Liu Bei still had a problem: Jingzhou was nominally under the control of Cao Cao, leaving him stranded. Unable to find refuge in Xiangyang, Liu Bei started south toward Jiangling with 100,000 refugees from Xinye. Not long after, Cao Cao’s army gave pursuit and caught up to the congregation at Changban Bridge, also known as Steepslope. To protect the unarmed refugees, Liu Bei initially stayed to fight, but was forced to flee, abandoning the refugees—including his family—when the enemy army became too much for him. Cao Cao captured them all, but did not pursue Liu Bei, instead seeking to cut him off at Jiangling.

In the chaotic aftermath of the rout, Zhao Zilong had gone missing. Zhang Fei assumed he had surrendered to Cao Cao, but Liu Bei would not doubt him. In truth, Zhao Zilong was searching for Liu Bei’s family. After he returned with one of Liu Bei’s wives and a previously captured general, he earned Zhang Fei’s trust. Zhao Zilong then rode away again, in search of Liu Bei’s second wife and his young son, A’dou (Liu Shan).

In Luo Guangzhong’s romanticized retelling, on the way, he encounters a general named Xiahou En, and slays him, obtaining from him the sword named Black Pommel, the Qinggang jian. He then finds Liu Bei’s second wife and son. The wife, Lady Mi, throws herself in a well so she could not slow Zhao Zilong down, and Zhao Zilong hides the child at his chest, riding back to Liu Bei, slaying fifty officers on the way. Upon receiving his son back, he hurls him aside, upset that his son may have been the reason Zilong risked his life. Some manuscript commentators note that this gesture is to bind Zhao Zilong closer in loyalty: Liu Bei again shows that he values his comrades-in-arms over his own flesh and blood.

Meanwhile the army, including Cao Ren, Xiahou Dun, and Zhang Liao, had pursued Zhao Zilong. But at the bridge, the army found Zhang Fei waiting for them, “tiger-whiskers upcurled, eyes two rings of fury, snake-lance in hand.” Suspecting an ambush, and remembering Kongming’s tricks, they reined in, awaiting Cao Cao’s orders.

Seeing them hesitate, Zhang Fei bellowed a mighty challenge: “I am Zhang Fei of Yan! Who dares fight me to the death?” Thrice he bellowed, and on the third challenge, Cao Cao’s soldiers “threw down their spears and helmets and trampled over one another as they fled.” (p.323)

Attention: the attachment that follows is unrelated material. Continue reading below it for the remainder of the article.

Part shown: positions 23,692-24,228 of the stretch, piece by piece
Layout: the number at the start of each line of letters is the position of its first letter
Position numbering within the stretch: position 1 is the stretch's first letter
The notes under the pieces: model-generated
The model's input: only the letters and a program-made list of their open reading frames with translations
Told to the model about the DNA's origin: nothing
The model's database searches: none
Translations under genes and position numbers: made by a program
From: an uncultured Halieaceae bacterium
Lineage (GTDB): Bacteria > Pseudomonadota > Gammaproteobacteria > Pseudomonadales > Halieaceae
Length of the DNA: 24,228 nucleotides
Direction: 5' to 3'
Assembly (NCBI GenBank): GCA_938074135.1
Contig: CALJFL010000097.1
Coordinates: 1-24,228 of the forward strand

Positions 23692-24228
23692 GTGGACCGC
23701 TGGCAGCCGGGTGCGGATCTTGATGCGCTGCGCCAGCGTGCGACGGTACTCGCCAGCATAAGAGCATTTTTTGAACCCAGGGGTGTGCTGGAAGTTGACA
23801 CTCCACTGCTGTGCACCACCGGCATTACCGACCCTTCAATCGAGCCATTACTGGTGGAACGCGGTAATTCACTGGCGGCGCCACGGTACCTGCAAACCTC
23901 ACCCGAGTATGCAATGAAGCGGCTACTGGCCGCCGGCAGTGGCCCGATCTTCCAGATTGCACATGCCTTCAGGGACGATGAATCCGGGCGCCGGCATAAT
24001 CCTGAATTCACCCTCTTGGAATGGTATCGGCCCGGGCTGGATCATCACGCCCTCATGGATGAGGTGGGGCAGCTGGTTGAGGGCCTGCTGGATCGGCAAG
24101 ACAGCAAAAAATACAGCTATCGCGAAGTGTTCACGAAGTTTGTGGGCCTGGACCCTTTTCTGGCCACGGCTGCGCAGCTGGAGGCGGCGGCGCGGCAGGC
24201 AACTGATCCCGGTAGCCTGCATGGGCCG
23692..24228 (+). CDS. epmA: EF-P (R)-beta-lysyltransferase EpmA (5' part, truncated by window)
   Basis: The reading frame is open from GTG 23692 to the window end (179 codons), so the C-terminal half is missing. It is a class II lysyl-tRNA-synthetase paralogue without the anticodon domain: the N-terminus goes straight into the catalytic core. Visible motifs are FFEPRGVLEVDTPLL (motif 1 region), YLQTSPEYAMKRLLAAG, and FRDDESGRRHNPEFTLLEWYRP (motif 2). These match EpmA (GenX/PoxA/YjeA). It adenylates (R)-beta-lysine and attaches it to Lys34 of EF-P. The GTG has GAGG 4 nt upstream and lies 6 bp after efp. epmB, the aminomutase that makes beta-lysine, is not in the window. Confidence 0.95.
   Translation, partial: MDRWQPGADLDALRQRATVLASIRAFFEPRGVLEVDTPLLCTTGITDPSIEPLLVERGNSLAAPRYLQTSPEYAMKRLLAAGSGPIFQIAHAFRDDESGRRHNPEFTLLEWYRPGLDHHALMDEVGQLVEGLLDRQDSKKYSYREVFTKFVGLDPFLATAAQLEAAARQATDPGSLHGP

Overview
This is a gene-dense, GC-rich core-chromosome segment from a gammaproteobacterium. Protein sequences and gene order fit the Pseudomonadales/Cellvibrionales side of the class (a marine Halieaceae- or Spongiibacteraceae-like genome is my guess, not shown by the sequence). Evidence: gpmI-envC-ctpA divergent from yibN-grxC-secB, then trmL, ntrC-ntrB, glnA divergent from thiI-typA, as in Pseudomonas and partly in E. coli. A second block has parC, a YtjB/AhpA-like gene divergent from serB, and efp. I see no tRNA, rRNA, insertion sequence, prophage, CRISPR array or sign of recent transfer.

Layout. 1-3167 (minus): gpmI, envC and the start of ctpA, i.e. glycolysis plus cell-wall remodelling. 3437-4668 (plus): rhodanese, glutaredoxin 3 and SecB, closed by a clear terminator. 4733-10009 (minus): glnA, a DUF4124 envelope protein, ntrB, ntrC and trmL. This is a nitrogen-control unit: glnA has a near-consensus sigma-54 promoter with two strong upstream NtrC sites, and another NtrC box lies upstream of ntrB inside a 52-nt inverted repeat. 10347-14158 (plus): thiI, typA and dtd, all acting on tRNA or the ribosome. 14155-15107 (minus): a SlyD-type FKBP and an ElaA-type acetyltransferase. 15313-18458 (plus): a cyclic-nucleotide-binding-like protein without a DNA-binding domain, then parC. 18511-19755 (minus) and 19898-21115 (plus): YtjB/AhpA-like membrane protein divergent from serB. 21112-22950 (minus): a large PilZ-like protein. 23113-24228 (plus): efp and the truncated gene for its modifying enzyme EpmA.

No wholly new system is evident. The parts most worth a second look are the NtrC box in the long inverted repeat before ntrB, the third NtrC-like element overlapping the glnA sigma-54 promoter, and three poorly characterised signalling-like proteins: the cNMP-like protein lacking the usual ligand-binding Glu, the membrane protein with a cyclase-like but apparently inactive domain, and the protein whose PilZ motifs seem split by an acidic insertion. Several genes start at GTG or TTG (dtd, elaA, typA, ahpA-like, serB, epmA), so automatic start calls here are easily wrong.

The Battle of Red Cliffs (208 CE)

With nowhere to turn in Jingzhou, Liu Bei now hoped to ally with the Kingdom of Wu under Sun Quan’s rule. WIth his help, Kongming convinced Sun Quan and his advisors that the Southlands could resist Cao Cao, who by this time had amassed Overwhelming Forces—a million man army.

However, the Kingdom of Wu still had one great advantage: living along the Yangtze, Wu had the strongest naval forces of the realm.

The Red Cliffs campaign proceeded initially through trickery, with both Wu and Wei employing spies and double agents. Zhou Yu, Chief Commander of Wu’s forces, was especially good at the craft of deception and misleading the enemy.

Kongming, however, could tell what was happening without any error. This enraged Zhou Yu, who was jealous of Kongming, and he schemed to find a way to have Kongming killed. Claiming Wu needed arrows, he tasked Kongming with securing 100,000 of them. If Kongming could not get them in three days, he would be executed.

With Lu Su’s help, Kongming sent a fleet of boats downstream, loaded with straw bales. In the Heavy Fog, Cao Cao’s forces could not tell they weren’t manned with soldiers, and poured volley after volley into them. In all, there were tens of thousands more than the amount requested, and Zhou Yu was flabbergasted. “Kongming’s godlike machinations and magical powers of reckoning are utterly beyond me!” he exclaimed in a mixture of admiration and despair.

Upon Kongming’s return to camp, Zhou Yu sought his counsel. “I have one idea [about how to defeat Cao Cao’s tremendous armies], but it may not be workable. Master, could you help me decide?”

“Let us each write our ideas on our palms, to see whether we agree or not,” Kongming proposed. The two men opened their hands, and laughed.  Each had written the same word, “Fire.”

It was at this point that Zhou Yu had Lu Su summon Pang Tong, called Young Phoenix, who had fled to the Southlands to avoid conflict in the north. It had been Pang Tong, secretly, that had first advised Zhou Yu to use fire, adding, “But if one boat burns, the others will scatter unless someone can convince Cao to connect his ships. . . . that’s the only way it will work.” (p. 362)